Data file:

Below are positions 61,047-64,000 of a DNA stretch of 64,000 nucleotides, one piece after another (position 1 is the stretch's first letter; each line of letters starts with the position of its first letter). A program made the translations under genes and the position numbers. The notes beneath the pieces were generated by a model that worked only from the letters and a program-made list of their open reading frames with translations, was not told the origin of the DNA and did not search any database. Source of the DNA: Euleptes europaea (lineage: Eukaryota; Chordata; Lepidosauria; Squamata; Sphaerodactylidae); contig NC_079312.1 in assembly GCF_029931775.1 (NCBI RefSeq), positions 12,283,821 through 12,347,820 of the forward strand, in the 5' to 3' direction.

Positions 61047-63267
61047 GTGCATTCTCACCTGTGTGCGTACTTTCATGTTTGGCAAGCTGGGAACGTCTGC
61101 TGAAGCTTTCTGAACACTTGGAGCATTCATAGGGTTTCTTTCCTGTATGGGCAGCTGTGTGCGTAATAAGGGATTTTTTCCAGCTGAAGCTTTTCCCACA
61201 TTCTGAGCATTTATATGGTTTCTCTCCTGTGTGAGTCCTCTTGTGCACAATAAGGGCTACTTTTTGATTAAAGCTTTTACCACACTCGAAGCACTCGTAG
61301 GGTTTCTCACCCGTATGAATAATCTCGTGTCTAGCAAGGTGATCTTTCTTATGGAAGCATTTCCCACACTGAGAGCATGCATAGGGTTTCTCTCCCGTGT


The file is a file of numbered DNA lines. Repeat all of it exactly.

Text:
Below are positions 61,047-64,000 of a DNA stretch of 64,000 nucleotides, one piece after another (position 1 is the stretch's first letter; each line of letters starts with the position of its first letter). A program made the translations under genes and the position numbers. The notes beneath the pieces were generated by a model that worked only from the letters and a program-made list of their open reading frames with translations, was not told the origin of the DNA and did not search any database. Source of the DNA: Euleptes europaea (lineage: Eukaryota; Chordata; Lepidosauria; Squamata; Sphaerodactylidae); contig NC_079312.1 in assembly GCF_029931775.1 (NCBI RefSeq), positions 12,283,821 through 12,347,820 of the forward strand, in the 5' to 3' direction.

Positions 61047-63267
61047 GTGCATTCTCACCTGTGTGCGTACTTTCATGTTTGGCAAGCTGGGAACGTCTGC
61101 TGAAGCTTTCTGAACACTTGGAGCATTCATAGGGTTTCTTTCCTGTATGGGCAGCTGTGTGCGTAATAAGGGATTTTTTCCAGCTGAAGCTTTTCCCACA
61201 TTCTGAGCATTTATATGGTTTCTCTCCTGTGTGAGTCCTCTTGTGCACAATAAGGGCTACTTTTTGATTAAAGCTTTTACCACACTCGAAGCACTCGTAG
61301 GGTTTCTCACCCGTATGAATAATCTCGTGTCTAGCAAGGTGATCTTTCTTATGGAAGCATTTCCCACACTGAGAGCATGCATAGGGTTTCTCTCCCGTGT